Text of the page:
February 28, 2024

A Bitcoin logo spray-painted on a concrete wall.

Full-circle moment.
Photo: Marvin Recinos/AFP via Getty Images (Getty Images)

Back in late 2022, the price of bitcoin was stuck around a measly $16,000. It had lost three-quarters of the value it had racked up during an early-pandemic bull run. But then came the so-called “crypto winter.” Sam Bankman-Fried’s FTX exchange went down in a blaze of indictments and recriminations. The market for crypto-linked NFTS (non-fungible tokens) was a smoldering heap. Things got so burnt that auditing firms wouldn’t touch the industry with the thickest of oven mitts. But things have turned around, and now bitcoin is back above $50,000 for the first time since late 2021.

The biggest driver in the late surge of interest is the US government allowing the proliferation of new exchange-traded funds (ETFs). Though some investors used the opportunity to move their money around to save on fees, sector-wide inflows are now driving bitcoin prices more than twice as high as they had been a year ago.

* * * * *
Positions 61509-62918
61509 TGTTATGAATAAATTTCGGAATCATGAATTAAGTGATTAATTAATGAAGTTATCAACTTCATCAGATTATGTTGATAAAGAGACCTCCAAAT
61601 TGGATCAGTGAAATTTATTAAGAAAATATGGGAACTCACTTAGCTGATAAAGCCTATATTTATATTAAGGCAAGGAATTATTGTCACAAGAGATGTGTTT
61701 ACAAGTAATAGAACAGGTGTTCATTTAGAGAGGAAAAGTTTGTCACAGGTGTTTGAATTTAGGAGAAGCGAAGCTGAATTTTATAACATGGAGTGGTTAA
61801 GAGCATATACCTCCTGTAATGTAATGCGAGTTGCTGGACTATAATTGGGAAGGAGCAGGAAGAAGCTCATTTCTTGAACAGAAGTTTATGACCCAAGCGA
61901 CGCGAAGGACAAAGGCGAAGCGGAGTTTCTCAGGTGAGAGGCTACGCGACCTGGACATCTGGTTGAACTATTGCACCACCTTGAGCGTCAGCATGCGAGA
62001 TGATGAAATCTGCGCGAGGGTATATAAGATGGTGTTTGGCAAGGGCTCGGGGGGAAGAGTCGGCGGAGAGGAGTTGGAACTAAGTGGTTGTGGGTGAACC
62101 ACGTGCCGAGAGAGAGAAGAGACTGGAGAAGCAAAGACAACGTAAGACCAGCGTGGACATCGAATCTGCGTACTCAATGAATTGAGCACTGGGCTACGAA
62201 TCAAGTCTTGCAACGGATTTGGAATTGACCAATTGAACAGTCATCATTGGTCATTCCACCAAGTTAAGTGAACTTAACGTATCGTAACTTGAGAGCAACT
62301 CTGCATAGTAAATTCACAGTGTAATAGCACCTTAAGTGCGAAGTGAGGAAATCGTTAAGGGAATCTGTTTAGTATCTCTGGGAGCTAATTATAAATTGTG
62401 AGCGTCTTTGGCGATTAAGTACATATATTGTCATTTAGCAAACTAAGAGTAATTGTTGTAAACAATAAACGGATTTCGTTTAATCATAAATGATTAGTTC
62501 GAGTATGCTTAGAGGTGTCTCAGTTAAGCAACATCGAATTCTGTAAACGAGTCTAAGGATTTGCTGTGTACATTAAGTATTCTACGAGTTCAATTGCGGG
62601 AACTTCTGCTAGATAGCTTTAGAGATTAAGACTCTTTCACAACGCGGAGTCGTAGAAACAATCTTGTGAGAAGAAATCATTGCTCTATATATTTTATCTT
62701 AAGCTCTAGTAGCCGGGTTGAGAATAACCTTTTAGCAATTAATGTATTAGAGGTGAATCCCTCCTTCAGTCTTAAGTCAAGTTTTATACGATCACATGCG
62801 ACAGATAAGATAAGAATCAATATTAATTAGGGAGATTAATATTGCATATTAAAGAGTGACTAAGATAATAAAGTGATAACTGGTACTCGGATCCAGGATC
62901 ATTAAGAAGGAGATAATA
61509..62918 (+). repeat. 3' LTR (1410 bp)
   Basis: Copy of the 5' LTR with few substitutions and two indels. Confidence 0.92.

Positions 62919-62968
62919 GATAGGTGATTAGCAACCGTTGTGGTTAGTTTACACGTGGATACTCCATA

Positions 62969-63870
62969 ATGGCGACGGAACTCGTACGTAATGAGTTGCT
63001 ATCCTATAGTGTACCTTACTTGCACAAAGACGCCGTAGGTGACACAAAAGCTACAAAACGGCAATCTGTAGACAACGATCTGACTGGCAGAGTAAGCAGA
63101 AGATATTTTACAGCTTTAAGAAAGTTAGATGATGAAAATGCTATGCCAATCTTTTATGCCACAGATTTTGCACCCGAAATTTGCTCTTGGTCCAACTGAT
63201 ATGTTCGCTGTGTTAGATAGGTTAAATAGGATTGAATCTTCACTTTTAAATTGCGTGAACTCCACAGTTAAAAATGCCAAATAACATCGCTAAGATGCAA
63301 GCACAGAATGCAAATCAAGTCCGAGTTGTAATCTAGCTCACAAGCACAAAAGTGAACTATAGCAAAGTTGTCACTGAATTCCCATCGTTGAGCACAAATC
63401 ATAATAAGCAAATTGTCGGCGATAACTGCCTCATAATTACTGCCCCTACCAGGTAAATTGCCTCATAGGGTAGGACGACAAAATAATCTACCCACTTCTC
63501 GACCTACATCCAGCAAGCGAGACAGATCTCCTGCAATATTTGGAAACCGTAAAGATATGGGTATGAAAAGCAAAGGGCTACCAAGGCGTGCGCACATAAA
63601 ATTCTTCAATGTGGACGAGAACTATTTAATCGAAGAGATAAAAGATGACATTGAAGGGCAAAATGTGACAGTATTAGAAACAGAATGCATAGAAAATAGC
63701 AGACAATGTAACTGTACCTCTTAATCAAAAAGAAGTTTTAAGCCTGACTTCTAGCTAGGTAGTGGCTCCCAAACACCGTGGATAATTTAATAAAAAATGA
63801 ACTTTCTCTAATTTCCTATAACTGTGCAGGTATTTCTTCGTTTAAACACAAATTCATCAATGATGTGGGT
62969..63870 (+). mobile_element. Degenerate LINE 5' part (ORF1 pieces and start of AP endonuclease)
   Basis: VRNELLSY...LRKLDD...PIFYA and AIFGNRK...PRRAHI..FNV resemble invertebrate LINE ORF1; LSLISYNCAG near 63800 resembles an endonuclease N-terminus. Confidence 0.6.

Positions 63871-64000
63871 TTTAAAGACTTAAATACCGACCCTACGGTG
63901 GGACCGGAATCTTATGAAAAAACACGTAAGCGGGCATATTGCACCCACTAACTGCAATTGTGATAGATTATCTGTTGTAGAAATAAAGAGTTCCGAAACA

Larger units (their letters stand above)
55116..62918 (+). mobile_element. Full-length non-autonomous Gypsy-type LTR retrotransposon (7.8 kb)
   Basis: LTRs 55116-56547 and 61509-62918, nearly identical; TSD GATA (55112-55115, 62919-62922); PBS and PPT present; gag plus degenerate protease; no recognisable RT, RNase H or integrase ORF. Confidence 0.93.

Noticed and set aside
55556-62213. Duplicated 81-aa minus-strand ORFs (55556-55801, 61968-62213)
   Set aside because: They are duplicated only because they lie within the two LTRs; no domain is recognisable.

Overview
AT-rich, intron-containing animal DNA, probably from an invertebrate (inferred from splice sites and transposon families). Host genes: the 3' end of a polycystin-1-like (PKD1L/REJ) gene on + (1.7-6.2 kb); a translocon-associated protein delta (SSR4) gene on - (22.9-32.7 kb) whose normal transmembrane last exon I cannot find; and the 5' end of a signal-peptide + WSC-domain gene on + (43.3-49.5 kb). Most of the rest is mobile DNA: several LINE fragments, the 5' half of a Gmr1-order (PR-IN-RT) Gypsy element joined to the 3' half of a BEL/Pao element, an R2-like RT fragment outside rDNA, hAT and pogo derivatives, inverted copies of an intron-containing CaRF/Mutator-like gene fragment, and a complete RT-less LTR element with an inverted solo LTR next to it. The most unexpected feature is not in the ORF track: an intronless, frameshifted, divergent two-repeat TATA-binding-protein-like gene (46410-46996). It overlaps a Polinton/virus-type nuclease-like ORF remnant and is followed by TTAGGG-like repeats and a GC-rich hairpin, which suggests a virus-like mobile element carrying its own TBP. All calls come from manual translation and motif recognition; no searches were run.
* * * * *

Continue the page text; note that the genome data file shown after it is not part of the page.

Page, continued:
CoinDesk’s Krisztian Sandor suggests that bankrupt cryptocurrency lending firm Genesis Global Trading, which still has to unwind $1.6 billion held at the Grayscale Bitcoin Trust, might weigh on markets when the time comes. But for now, it seems like there’s still enough excitement in the market to keep the party going.

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